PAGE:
The International Diabetes Federation estimated that 72.9 million adults in India were living with diabetes in 2017. The prevalence of diabetes in India has risen from 7.1 per cent in 2009 to 8.9 per cent in 2019. The incidence is higher in urban areas. It is estimated that there will be 134 million people living with diabetes in India by 2045 and that one in six Indians is prediabetic.
According to a study published in the Indian Journal of Medical Research in 2018, the estimated prevalence of prediabetes in India is 14 per cent. Still, the actual numbers may be higher as prediabetes is an asymptomatic condition and due to inadequate testing. WHO states that India is the diabetes capital of the world. Prevention measures and early intervention in the prediabetes stage by screening the population at risk are essential in dealing with the diabetic epidemic in India.
What Really Works?
Dietary and lifestyle modifications have been found effective for the management of prediabetes. DiRECT, short for Diabetes Remission Clinical Trial, reported for the first time that weight management can even reverse diabetes without any pharmacological intervention. Almost half (45.6%) of those who took part in the program were in remission after a year. The second-year results of the trial showed that, of these people, 70 per cent were still in remission by the end of year two.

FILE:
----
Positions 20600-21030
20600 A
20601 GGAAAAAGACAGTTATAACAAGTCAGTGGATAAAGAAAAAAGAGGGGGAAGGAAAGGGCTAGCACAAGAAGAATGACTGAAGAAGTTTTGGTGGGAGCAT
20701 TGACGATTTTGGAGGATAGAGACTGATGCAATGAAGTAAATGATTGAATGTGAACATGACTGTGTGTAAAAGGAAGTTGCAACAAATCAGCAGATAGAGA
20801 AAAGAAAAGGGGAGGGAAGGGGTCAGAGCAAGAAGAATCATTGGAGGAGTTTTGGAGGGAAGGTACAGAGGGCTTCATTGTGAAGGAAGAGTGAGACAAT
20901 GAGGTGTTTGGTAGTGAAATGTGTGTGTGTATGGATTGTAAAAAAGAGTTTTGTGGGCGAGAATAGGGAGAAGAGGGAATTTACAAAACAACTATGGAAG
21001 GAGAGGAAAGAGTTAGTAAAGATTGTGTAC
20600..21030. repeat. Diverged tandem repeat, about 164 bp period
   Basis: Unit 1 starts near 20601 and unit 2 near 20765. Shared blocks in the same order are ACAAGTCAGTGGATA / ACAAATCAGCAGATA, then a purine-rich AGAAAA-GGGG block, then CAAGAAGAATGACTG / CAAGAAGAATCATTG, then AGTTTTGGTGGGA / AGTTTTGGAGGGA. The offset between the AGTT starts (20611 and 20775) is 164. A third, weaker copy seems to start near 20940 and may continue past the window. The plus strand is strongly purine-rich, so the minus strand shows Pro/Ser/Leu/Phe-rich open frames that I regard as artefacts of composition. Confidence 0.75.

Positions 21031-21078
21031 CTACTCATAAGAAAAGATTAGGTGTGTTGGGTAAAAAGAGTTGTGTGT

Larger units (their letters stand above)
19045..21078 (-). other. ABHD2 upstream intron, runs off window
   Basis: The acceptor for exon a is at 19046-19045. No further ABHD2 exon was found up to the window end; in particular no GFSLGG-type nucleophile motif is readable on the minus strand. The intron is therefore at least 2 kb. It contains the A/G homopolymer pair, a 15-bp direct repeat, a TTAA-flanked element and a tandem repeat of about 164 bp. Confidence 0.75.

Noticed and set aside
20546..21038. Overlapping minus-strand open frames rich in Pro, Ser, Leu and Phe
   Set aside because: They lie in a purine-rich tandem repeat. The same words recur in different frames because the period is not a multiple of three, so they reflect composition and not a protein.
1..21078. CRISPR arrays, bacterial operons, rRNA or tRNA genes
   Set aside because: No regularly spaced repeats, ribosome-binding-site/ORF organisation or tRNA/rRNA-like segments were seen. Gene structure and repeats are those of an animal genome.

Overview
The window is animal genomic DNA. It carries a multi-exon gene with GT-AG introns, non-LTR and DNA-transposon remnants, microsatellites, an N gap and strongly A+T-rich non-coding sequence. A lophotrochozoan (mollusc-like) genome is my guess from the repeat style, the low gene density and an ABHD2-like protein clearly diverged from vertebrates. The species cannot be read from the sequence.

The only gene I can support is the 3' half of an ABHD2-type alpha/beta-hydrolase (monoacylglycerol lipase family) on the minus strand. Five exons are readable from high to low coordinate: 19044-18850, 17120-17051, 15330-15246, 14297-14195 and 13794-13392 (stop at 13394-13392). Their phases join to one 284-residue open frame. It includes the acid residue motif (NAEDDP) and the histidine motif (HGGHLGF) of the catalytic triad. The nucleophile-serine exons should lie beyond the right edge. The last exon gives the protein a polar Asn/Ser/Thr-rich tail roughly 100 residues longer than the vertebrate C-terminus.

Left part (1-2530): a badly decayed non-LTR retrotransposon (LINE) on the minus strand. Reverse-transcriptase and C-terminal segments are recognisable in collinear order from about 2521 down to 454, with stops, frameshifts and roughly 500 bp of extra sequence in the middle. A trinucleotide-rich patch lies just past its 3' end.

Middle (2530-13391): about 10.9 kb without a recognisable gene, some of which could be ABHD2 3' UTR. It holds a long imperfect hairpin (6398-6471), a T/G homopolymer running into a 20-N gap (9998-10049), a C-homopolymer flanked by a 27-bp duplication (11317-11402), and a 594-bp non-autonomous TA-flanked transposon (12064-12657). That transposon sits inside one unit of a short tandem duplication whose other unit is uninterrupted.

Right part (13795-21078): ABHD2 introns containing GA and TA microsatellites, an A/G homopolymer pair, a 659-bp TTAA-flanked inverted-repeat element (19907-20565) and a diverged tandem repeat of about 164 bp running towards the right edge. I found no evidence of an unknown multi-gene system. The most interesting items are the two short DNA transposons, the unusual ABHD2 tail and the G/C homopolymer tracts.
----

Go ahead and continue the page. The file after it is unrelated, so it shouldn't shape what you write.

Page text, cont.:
What Ayurveda Says?
The Ayurvedic treatment approach for diabetes includes specific dietary and lifestyle regimens apart from pharmacological interventions. Ayurveda considers pre-diabetes and Type 2 diabetes of recent onset to be reversible. The Kapha dominant stage of diabetes can be correlated with prediabetes. Ayurveda recommends intense physical activity and diet modifications to treat this condition. Ayurvedic Nutritional Therapy (ANT), based on the Ayurvedic concept of nutrition and dietary regimen for diabetes, offers a culture-specific diet tailored to individual constitution. Ayurveda Behavioral Lifestyle Intervention (ABLI) is based on the principles of Dincharya (daily routine) and Ritucharya (seasonal routine). Herbal adjuvants with cleansing therapy are recommended to correct metabolism to improve clinical outcomes. Along with a personalized exercise regimen and yoga practice, Ayurvedic interventions in pre-diabetes have the potential to avert the public health catastrophe of a diabetes epidemic that looms large.
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